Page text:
I am Americus Ash, forty times forty years of age, with the tough, unbitten cortex of a sapling. My father Pelonius Ash shaded the walls of Troy. My mother, a diminutive myrtle, attractive in canopy and of a tender, leaning disposition, did not outlive her own mother, yet in her short life her generous boughs gave rise to the poetry of Bashō and the secret verses of Lao Tsu.
I am Americus Ash, brother of Armand who fell early and honored us all. For he was the chosen. He held aloft the Christ. The paintings show them bound one to the other, the man afoot, walking to the field of his death. Armand on his shoulder, my very brother on the shoulder of the very Christ. How he wished himself weightless (for the man struggled beneath him), wished to turn back the mountainous tide of ill will, wished his own death at the hand of the ax for naught. My sisters too fell early, dozens of them burning in the fires that took Saint Joan. Green wood. A smoky, slow, deliberate burn. They wept, I am certain. Of course they wept.
And now I am guardian of a man. Where the wild world stops and the tame takes root, I shadow his dwelling. I watch through the glass. The man and I, we age together. I listen to him praising his dog, his children who are grown, his reflection. Sometimes if he thinks of it he praises even me.
Every day people congratulate me. “Oooh, they say, so you’re the ghost of Lincoln. That’s a status job.” I hear the jealousy, the longing for greatness, and I try and ignore it, but the truth is it gets to me sometimes, all this envy. “You want this job? You can have it,” I tell them. They think I’m joking and they go away laughing.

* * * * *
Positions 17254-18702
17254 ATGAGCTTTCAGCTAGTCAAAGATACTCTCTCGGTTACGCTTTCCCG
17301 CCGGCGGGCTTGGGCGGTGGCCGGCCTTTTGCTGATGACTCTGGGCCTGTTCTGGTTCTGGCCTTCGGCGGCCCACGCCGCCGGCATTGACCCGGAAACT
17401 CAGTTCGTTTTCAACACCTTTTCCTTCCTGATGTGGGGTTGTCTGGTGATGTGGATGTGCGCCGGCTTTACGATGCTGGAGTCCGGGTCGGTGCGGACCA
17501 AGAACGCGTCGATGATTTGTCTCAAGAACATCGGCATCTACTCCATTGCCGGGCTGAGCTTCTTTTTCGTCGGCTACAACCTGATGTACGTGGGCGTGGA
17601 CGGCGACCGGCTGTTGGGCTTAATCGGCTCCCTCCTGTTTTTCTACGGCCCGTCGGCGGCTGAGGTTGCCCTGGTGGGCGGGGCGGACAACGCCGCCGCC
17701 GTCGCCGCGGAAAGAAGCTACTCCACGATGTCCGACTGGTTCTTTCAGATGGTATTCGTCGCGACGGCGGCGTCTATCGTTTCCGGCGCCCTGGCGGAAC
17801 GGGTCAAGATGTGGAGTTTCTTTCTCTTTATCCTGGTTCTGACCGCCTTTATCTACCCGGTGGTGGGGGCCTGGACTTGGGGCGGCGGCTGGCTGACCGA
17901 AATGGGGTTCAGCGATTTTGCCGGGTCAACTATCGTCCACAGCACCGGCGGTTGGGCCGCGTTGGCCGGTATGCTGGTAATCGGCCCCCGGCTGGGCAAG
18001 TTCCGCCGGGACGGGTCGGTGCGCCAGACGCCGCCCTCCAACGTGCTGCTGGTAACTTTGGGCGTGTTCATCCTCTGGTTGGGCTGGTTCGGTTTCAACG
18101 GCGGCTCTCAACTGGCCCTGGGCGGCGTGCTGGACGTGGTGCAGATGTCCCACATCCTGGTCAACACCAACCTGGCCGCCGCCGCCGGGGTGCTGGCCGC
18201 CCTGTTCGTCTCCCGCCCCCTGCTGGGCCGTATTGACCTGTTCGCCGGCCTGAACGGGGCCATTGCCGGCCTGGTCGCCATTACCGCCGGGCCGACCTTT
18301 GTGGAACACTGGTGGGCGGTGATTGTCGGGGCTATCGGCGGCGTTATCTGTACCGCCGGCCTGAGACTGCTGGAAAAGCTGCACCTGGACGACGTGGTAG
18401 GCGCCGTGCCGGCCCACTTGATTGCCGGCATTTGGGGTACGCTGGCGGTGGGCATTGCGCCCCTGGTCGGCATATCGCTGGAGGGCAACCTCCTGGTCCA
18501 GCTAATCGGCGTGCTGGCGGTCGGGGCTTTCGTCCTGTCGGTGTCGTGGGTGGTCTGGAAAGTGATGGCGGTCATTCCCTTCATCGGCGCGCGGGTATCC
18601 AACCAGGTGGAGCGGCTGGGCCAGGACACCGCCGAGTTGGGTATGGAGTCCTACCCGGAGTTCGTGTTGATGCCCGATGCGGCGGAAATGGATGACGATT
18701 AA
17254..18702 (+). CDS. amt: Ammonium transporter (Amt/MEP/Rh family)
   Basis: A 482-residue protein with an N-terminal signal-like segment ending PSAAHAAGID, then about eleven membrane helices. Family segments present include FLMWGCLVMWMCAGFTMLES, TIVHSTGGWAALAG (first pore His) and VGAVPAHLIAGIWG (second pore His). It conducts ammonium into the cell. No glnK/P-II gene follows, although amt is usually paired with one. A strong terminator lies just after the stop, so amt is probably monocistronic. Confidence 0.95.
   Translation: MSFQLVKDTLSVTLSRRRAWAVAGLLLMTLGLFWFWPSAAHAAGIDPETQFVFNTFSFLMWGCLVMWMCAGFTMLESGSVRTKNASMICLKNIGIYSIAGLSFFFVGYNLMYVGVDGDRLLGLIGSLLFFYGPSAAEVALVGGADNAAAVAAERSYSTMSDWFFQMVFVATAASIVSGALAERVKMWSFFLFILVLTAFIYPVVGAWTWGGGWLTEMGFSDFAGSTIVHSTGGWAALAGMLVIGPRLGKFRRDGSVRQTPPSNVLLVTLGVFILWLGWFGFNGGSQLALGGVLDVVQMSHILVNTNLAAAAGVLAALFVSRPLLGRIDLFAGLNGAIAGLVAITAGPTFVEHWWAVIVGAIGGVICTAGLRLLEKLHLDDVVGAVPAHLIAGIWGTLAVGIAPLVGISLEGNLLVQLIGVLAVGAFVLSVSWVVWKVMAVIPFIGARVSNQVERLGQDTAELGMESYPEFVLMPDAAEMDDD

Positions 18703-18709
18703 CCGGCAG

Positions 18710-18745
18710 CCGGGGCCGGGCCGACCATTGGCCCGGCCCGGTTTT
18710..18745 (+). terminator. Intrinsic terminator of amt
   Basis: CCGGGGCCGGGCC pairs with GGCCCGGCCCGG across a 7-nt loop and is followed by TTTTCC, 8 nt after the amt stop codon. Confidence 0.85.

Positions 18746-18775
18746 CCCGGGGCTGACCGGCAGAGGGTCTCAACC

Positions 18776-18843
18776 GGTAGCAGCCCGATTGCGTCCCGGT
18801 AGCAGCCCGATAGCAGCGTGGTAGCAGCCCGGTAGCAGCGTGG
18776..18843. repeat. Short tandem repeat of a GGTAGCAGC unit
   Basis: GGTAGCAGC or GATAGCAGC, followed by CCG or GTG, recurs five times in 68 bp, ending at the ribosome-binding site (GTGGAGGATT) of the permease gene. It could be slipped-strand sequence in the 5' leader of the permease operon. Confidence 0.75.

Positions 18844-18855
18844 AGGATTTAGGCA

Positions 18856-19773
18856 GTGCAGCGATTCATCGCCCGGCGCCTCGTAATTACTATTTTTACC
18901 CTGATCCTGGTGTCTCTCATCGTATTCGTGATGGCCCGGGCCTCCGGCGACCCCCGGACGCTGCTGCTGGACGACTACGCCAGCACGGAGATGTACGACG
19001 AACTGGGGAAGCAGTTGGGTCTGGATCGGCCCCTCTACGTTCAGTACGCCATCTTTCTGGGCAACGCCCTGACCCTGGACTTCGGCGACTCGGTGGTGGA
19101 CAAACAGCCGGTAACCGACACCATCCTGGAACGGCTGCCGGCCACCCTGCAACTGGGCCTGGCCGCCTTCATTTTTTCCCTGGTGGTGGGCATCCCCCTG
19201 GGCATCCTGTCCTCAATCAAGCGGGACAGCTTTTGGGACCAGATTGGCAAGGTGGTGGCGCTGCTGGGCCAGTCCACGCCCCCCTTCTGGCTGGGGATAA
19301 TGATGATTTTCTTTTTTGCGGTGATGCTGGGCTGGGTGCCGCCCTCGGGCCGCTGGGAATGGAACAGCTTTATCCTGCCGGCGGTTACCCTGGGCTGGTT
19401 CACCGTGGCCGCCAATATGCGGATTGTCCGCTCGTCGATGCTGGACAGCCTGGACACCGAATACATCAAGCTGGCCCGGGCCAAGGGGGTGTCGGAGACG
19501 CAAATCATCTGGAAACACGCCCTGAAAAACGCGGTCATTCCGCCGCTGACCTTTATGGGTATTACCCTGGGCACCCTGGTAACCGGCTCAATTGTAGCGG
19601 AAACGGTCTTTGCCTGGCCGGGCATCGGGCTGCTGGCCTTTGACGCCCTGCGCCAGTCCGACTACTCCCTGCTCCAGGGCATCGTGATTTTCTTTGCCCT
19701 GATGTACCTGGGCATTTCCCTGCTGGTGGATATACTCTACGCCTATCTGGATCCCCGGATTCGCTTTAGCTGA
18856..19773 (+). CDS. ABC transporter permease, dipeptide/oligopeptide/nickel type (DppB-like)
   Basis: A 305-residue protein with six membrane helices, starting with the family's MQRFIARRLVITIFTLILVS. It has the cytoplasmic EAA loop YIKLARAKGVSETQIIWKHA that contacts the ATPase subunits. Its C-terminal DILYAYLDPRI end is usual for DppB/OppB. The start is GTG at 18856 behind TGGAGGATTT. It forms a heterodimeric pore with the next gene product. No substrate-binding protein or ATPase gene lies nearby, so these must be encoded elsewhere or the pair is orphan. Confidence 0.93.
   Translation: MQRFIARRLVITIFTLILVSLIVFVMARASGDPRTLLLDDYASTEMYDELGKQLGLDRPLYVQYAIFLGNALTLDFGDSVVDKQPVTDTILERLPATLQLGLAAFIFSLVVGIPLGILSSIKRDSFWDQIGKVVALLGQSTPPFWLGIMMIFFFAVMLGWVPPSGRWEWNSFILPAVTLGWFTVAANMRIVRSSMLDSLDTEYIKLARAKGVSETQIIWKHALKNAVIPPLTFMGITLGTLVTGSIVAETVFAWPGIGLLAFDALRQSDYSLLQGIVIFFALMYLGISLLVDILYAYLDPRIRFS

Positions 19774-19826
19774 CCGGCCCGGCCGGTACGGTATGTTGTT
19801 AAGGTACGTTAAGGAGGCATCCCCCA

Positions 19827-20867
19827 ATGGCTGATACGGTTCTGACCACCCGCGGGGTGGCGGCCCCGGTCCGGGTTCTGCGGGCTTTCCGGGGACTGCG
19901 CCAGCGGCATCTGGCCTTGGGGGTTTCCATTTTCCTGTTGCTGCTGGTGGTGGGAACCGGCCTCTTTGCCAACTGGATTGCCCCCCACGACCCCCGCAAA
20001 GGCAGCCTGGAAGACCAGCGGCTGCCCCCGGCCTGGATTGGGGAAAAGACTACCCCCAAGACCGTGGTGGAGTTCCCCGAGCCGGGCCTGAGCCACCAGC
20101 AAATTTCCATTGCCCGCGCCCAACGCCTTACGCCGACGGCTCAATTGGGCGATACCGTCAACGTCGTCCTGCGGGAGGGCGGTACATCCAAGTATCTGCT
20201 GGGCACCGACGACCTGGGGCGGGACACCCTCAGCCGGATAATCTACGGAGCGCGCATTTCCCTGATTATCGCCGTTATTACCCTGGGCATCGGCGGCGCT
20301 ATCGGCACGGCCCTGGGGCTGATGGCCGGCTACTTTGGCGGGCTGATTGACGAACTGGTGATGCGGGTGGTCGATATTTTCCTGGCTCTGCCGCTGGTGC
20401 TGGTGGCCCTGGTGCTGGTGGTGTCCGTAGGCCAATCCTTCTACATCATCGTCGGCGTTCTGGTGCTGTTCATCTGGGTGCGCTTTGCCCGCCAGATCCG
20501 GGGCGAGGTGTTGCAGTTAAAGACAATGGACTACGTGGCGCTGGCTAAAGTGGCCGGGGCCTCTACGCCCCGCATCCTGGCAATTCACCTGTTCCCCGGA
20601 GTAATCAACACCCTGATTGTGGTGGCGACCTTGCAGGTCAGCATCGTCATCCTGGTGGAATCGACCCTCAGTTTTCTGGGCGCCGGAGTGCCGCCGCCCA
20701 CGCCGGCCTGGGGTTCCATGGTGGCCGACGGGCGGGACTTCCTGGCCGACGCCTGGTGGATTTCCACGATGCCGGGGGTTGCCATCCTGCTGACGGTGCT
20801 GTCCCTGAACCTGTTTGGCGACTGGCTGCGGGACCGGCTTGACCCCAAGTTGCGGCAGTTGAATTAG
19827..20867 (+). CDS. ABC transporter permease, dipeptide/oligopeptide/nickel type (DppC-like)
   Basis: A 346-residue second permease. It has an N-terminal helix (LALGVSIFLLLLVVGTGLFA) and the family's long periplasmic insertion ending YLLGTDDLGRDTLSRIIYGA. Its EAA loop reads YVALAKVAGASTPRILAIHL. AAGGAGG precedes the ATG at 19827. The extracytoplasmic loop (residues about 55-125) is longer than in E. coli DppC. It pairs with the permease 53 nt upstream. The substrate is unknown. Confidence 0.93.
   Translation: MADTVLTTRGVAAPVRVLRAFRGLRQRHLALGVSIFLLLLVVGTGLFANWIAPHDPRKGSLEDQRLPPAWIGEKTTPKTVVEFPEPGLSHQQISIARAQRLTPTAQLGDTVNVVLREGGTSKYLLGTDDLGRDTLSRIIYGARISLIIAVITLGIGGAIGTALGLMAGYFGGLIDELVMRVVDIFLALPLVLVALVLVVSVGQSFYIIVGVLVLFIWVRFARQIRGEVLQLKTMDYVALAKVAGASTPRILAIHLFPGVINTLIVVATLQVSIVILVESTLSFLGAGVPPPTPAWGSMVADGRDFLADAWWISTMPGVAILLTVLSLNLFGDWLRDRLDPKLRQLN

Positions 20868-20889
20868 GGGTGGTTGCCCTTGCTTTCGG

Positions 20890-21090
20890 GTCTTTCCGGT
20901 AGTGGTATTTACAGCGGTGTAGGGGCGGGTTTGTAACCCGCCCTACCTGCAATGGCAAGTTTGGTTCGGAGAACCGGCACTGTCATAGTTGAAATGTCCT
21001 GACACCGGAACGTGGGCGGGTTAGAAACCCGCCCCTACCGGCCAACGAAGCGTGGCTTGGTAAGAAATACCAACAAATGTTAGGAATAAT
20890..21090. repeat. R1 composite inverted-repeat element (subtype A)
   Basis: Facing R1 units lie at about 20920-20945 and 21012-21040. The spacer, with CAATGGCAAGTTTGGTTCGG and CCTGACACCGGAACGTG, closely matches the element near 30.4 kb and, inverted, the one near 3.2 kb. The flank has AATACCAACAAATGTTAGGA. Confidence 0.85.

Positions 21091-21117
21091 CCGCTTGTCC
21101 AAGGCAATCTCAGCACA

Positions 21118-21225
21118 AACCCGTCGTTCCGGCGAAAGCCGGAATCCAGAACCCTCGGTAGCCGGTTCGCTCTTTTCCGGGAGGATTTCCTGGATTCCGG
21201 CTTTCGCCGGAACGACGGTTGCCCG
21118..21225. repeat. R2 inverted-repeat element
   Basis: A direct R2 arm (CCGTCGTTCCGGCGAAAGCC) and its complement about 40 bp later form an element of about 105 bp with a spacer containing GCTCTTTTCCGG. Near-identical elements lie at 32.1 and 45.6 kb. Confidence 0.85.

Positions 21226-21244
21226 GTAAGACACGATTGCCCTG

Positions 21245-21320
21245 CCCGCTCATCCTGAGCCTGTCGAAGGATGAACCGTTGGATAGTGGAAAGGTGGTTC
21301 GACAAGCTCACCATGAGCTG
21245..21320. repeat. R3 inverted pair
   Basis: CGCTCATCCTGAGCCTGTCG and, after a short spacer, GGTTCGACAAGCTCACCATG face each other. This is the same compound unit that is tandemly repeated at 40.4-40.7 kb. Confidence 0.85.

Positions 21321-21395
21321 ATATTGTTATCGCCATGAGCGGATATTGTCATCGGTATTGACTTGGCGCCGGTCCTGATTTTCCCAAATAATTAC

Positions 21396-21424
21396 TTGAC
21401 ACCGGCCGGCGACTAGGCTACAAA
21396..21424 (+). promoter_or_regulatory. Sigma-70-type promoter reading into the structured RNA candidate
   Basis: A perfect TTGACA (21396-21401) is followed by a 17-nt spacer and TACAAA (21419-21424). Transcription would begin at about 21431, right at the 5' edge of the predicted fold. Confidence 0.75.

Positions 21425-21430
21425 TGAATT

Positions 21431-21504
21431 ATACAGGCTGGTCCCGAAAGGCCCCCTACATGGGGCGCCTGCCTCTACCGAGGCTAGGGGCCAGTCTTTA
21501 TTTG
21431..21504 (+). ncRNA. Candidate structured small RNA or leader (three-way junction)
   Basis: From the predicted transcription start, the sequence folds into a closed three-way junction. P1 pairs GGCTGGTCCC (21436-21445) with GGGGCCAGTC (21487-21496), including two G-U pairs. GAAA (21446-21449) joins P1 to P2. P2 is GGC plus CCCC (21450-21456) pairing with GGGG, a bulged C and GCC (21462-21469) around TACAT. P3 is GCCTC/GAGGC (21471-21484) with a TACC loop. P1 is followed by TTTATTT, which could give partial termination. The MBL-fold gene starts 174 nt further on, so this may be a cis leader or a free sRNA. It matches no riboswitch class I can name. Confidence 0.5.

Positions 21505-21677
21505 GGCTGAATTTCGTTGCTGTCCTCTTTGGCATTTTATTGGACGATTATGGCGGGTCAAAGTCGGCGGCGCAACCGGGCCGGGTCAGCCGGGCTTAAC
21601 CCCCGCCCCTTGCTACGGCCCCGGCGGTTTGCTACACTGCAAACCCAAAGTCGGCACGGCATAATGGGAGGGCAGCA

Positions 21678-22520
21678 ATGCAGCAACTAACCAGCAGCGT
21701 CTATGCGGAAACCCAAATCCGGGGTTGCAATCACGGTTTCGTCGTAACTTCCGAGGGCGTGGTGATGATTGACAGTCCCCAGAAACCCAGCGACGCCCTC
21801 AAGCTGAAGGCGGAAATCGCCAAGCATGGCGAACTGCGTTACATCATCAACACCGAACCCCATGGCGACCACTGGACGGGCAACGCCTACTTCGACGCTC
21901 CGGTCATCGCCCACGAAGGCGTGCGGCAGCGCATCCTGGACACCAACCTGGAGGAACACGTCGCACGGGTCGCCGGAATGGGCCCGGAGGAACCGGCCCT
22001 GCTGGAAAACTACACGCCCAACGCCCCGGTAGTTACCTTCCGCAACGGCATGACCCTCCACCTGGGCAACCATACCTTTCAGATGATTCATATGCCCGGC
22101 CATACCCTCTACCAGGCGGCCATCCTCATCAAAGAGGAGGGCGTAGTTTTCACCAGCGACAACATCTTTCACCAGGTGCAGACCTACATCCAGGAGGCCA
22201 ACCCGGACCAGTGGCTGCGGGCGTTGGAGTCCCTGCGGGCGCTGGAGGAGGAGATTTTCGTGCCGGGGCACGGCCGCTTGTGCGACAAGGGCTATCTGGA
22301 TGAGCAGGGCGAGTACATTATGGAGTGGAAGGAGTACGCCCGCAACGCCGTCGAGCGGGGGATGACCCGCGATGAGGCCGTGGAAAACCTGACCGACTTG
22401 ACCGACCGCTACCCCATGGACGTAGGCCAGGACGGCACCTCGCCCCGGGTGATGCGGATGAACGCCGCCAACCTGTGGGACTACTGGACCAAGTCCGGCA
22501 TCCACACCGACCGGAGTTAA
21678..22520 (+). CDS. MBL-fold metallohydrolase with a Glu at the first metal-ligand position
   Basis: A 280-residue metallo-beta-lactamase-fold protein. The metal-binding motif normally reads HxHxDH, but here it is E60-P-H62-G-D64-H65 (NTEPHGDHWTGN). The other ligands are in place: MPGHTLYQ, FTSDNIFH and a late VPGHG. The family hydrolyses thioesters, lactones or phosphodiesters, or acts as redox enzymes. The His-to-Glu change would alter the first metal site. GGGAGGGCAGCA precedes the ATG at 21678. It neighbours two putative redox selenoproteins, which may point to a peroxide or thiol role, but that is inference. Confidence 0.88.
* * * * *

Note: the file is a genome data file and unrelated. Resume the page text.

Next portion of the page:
Abe and I met on a rainy evening in April at Ford’s Theatre in Washington D.C. . . . I wasn’t much impressed by the play. It was something called Our American Cousin and was about as flavorless as the name suggests. I wasn’t out for attention that night. I was wearing a gray overcoat and ordinary galoshes. Abe got a close look at me but didn’t shake my hand or introduce himself. That came nine hours later, across the street at the Petersen House. Abe surrendered then with the mysterious words, “No city on earth. . .” I always finish his sentence for him and no one’s the wiser. No city on earth will call itself home to my wandering soul. No city on earth will claim me again, as I am flown to Heaven. No city on earth will serve the kind of pastrami sandwich found only on New York’s West Side. That last is an improvement I came up with to bring me and Abe into the modern world.
So am I happy in this life? This afterlife? Let me speak frankly: a ghost is a ghost. We’re made of the same smoke, every one of us. Nothing special about working for a dead president. But I’ll admit, it’s been interesting to get to know this gentleman whose face I wear. He’s a well-read, well-spoken, intelligent guy. Had a lot of tragedies in his life. Wives, sons, wars. Now that I’m his ghost, we’ve cut back on the tragic endings. I’m practical. Shoot, it should have been me filling the job of president. But that would have meant I took the bullet instead of Abe, and I’d rather be a ghost than the man who became one.
Margaret Erhart’s work has appeared in the New York Times, Christian Science Monitor, Best American Spiritual Writing 2005, and many literary magazines. She won the Milkweed National Fiction Prize, and The Butterflies of Grand Canyon (Plume), was a finalist for an Amazon Breakthrough Novel Award. She lives in Flagstaff, Arizona. Margaret welcomes responses and conversations at www.margareterhart.com